The CBO Issues Most Dire Warning On US Budget Yet, Warns US Debt Will "Swiftly Be Pushed To Unsustainable Levels"Submitted by Tyler Durden on 06/30/2010 - 17:28
In its just released Long-Term Budget Outlook, the CBO has come out with the most dire warnings on the US projected debt to date. In summary, the healthcare spending and the Social
Security will consume an increasing portion of the budget and will push the national debt up sharply unless lawmakers act, CBO Director Douglas Elmendorf warned. "CBO projects, the aging of the population and the rising cost of health care will cause spending on the major mandatory health care programs and Social Security to grow from roughly 10 percent of GDP today to about 16 percent of GDP 25 years from now if current laws are not changed." While this does not sound too dramatic, the way it is attained is with the following ludicrous assumptions (which Paul Krugman would certainly call perfectly normal): "government spending on everything other than the major mandatory health care programs, Social Security, and interest on federal debt—activities such as national defense and a wide variety of domestic programs—would decline to the lowest percentage of GDP since before World War II." Good luck with that. In the more realistic, alternative fiscal scenario, the CBO observes, that "with significantly lower revenues and higher outlays, debt would reach 87 percent of GDP by 2020, CBO projects. After that, the growing imbalance between revenues and noninterest spending, combined with spiraling interest payments, would swiftly push debt to unsustainable levels. Debt as a share of GDP would exceed its historical peak of 109 percent by 2025 and would reach 185 percent in 2035." The CBO's conclusion is a nightmare to each and every hard-core Keynesian fundamentalist (you know who you are): "the sooner that long-term changes to spending and revenues are agreed on, and the sooner they are carried out once the economic weakness ends, the smaller will be the damage to the economy from growing federal debt. Earlier action would require more sacrifices by earlier generations to benefit future generations, but it would also permit smaller or more gradual changes and would give people more time to adjust to them."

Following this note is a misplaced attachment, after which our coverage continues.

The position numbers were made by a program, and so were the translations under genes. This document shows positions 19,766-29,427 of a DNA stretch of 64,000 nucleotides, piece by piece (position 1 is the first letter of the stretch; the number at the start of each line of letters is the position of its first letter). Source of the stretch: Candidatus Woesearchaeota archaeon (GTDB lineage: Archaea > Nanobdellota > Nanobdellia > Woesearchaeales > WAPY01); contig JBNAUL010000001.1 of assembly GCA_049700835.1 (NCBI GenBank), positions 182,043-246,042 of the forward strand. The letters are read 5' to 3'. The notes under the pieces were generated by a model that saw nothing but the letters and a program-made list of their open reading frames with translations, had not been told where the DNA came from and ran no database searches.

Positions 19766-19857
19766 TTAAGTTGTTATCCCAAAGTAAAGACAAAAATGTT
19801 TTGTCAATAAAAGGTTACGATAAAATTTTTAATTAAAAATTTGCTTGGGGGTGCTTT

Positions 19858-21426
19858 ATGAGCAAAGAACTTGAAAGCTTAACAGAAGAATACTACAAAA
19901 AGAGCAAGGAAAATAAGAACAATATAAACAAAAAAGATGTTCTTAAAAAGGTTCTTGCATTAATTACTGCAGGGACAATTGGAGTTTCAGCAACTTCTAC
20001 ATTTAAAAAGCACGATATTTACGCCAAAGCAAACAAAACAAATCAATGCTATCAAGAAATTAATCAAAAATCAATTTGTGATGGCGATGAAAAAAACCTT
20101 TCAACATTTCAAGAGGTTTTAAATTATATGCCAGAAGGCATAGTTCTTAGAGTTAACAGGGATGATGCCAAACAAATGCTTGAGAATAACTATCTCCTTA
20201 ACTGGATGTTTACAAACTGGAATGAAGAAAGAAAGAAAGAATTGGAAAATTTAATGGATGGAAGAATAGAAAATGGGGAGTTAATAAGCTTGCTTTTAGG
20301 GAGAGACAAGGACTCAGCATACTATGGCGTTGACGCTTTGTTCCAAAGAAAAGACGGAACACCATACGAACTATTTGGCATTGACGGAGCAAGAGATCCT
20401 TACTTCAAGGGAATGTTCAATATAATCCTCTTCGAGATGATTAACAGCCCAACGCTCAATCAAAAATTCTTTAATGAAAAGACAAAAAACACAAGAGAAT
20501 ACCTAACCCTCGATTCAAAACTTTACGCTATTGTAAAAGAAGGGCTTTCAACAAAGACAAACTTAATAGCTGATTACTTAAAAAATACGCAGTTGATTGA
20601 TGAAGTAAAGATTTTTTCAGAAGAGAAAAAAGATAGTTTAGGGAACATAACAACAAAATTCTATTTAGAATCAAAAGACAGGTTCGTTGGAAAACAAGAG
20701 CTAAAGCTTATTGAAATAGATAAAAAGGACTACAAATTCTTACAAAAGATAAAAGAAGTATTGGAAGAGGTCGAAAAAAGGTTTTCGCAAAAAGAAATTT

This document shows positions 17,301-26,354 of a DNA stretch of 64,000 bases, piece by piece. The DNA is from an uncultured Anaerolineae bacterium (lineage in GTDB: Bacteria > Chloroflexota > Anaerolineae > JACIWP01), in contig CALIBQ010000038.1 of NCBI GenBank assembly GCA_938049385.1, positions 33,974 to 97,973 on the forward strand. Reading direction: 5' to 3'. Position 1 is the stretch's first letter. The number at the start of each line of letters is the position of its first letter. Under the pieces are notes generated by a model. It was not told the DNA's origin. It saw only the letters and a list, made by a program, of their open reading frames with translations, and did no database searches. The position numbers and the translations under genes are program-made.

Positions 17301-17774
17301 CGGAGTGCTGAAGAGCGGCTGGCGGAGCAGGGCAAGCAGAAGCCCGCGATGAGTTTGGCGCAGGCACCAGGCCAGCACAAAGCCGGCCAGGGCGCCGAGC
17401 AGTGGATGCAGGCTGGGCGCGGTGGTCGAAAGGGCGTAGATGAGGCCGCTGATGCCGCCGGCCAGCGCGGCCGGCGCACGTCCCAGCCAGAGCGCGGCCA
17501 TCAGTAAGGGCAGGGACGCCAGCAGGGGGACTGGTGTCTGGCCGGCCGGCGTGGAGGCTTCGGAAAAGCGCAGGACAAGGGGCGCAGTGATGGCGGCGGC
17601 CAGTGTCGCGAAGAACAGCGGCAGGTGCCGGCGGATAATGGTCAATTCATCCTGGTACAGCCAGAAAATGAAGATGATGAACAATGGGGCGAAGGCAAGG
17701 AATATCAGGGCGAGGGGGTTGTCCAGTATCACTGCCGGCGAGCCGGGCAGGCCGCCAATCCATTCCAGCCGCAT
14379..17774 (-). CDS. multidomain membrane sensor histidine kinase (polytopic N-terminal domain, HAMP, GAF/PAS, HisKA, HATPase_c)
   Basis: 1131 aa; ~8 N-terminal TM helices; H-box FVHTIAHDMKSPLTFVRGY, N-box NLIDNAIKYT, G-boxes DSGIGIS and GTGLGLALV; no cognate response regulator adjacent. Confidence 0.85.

Relentless Equity Fund Outflows: ICI Reports Another $1.2 Billion Redeemed, 8th Straight Week Of OutflowsSubmitted by Tyler Durden on 06/30/2010 - 16:24
Crunchtime for mutual funds has arrived. On one hand they are getting slammed with the S&P now almost -8% YTD causing a collapse in the funds' own equity values. On the other hand, investors have now withdrawn $30 billion in cash, forcing a feedback loop where selling begets selling, and even more redemptions. Ah, the beauty of a Keynesian system falling apart. And let's not forget that fund cash levels are at all near record lows to begin with. If the market slide can not be contained, and if consumers who already have zero faith in the market retrench even more, it could be the beginning of the end for the fund industry. More relevantly, ICI has just reported $1,248 million in outflows from domestic equity mutual funds: this is the eighth sequential week of outflows since the Flash Crash, and a period during which $32 billion has been redeemed.
RANsquawk Market Wrap Up - Stocks, Bonds, FX etc. – 30/06/10
The sudden and dramatic absence of the Liberty 33 folks can only be explained by their realization that there's an app for market crashes. Alas, they have to wait in line like every other Steve Jobs fanatic. That's the only explanation one can come up with to explain why the market is plunging. Nothing else that makes sense: the economy is flourishing, Europe is hella strong, China is growing like a weed, the Baltic Dry is going to the moon, there are 5 jobs for every American, US debt is negative, one month T Bills are not negative. In other news, 1,040 taken out. 865 next stop.
It may come as a surprise to some that when the market's performance is expressed in the opposite of infinitely dilutable paper, we are currently just barely 15% higher than the generational S&P low of 666. As the chart below demonstrates, the S&P expressed in gold is plunging, and has dropped 22% from its 2010 highs, down 18% from the beginning of the year, and just 15% higher than March 5, 2009. As Russia and GLD have been demonstrating so aptly over the past 5 months, gold is not dilutable, and can not be contaminated with various Greek sovereign bond holdings. It is, in summary, pure, and is immune from that strain of 100% lethal, and printerborne, Central Banking syphilis where one's paper rots off. Which is why the Dow may easily pass 36,000. The issue is that at or about that time, the Dow to Gold ratio will be 1. Note also, the downward channel in the SPX/Gold index: each day this channel is not broken, is another day that Bernanke pops a few extra Ambien.